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To want to punch my maternity cover in his egotistical face?!

(181 Posts)
McFox Wed 05-Mar-14 11:00:37

I come off work in 11 weeks - yipee! However the boss has thrown me a massive project before I go off, so I've had very little time to go through the whole advertising and interview process to find a replacement. We were offered someone from a sister organisation with the same background to me, albeit from a completely different industry (I work in a very specialised part of the healthcare industry) and so we hired him and brought him in early to take over the more routine bits of my job while I concentrate on directing the major project.

So far so sensible, but he is really ambitious, a total climber. When I've asked him to do something over the past 2 weeks (that's how long he's been here) comments I've had back include "I don't understand the context so I can't give you an opinion on whether that's the right thing to do or not" and "I'm not sure that you're coming at this from the right angle, I would suggest..." - I want to scream. I wasn’t asking for opinions, I was asking for it to be done!

He has also: kept ideas to himself until we're in external meetings with clients where he makes the suggestion, putting me in an awkward position; been telling my staff to make changes to things without discussing it with me first; telling me that I should be considering doing x/y/z. This is all driving me mad – partly because I’m a control freak and have built and been successfully running this department for 3 ½ years, and partly because I have a horrible feeling that the minute I leave he is going to dismantle lots of my hard work to show what he’s achieved while he’s been in the post.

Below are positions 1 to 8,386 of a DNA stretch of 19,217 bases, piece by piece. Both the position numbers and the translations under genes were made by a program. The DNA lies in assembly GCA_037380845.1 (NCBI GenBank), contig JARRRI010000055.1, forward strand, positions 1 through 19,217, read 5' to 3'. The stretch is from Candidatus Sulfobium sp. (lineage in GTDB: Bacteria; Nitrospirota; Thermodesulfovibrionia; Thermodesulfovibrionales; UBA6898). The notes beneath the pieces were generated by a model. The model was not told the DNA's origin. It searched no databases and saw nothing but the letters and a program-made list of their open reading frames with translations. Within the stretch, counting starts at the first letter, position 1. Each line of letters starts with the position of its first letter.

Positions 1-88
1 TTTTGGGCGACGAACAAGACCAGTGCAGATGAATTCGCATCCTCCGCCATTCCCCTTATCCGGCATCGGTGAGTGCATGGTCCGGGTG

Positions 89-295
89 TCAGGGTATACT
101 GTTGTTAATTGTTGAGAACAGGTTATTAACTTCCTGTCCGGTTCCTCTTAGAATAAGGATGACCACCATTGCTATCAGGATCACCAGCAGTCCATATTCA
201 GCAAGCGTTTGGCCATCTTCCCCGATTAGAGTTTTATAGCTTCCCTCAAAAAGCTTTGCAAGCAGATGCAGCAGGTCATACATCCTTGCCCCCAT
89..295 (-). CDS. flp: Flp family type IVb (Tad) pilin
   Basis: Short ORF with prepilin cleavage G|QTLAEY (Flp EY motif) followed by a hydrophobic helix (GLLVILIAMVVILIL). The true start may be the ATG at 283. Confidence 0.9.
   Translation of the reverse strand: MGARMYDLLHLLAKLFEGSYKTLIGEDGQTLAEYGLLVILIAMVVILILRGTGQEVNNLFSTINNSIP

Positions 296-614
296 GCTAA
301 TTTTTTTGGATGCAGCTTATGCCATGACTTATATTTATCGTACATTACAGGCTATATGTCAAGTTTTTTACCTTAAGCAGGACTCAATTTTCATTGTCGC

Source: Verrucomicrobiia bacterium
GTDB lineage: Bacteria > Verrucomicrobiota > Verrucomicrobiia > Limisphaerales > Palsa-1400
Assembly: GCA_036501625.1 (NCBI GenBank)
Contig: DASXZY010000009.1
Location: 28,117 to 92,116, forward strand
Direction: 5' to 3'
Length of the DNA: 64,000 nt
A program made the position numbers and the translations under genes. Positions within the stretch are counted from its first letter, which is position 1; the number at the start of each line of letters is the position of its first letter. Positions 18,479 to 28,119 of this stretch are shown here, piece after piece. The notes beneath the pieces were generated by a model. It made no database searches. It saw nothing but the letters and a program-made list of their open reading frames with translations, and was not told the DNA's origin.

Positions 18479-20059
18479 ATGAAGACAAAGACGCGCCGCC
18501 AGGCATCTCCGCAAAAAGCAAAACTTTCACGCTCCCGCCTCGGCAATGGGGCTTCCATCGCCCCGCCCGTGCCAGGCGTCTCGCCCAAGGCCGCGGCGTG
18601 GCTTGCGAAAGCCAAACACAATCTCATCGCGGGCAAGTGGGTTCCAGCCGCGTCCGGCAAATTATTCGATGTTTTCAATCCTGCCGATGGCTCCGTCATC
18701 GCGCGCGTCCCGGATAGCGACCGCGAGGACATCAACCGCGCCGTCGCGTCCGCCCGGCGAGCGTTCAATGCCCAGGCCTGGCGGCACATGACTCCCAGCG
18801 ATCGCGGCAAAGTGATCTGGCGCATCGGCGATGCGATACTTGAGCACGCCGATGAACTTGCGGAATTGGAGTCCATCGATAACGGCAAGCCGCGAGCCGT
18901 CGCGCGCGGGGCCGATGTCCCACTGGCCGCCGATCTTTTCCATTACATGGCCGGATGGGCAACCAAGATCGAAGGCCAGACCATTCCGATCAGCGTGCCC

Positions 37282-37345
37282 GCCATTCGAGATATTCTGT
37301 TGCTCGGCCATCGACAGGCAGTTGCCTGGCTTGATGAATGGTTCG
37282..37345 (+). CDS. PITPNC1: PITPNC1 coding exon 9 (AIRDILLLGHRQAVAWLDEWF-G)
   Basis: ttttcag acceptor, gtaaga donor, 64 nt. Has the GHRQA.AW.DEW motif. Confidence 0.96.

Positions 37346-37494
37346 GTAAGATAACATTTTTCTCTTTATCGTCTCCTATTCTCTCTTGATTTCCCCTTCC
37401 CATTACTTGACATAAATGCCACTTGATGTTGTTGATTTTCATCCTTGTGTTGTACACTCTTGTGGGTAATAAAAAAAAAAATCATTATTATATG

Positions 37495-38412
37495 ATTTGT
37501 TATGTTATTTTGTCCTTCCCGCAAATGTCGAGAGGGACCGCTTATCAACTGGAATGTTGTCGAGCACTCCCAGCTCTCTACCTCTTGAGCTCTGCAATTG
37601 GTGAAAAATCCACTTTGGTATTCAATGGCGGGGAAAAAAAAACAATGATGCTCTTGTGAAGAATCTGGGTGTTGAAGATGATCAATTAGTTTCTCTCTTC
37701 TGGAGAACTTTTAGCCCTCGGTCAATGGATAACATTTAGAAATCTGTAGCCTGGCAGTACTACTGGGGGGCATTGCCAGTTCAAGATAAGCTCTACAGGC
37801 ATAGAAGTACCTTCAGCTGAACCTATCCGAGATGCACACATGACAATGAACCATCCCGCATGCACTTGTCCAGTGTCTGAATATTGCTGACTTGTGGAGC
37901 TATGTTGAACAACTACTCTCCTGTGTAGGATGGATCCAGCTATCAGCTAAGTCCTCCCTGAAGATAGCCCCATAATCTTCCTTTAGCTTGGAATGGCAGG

He’s on a fixed term contract, I’ll only be off for 9 months, and will be working a couple of days a month from December onwards, so he knows that I’m not walking away entirely (and I don’t think that he’s happy with that, but tough, my CEO is very happy with that plan).

So, what do I do – he has an awful lot to learn about this industry and is going to cause problems if he carries on being so opinionated. Several colleagues have commented that he rubs people up the wrong way/thinks a lot of himself, so should I keep schtum and let him hang himself so to speak, or speak to my boss and raise these concerns? I am so nervous about leaving at a critical time in the growth of the business anyway, and my boss knows this, that I don’t want to come across paranoid, but neither do I want him messing things up!

CailinDana Wed 05-Mar-14 11:08:01

Have you talked to him?

McFox Wed 05-Mar-14 11:11:56

Yes, I've told him that he needs to spend time getting his head around what is possible and what's not, and given him specific things to work on in order to mitigate any problems. I don't think he's listening though.

He's even talked to the HR team about bringing extra resource into the team without discussing it with me - he's barely in the door, so if he doesn't understand that this is well out of order then this shows me that he's not particularly concerned with my opinion.

WorraLiberty Wed 05-Mar-14 11:11:57

There's nothing wrong with being ambitious and to be fair, if you're a self confessed control freak, you're never really going to be happy with your cover.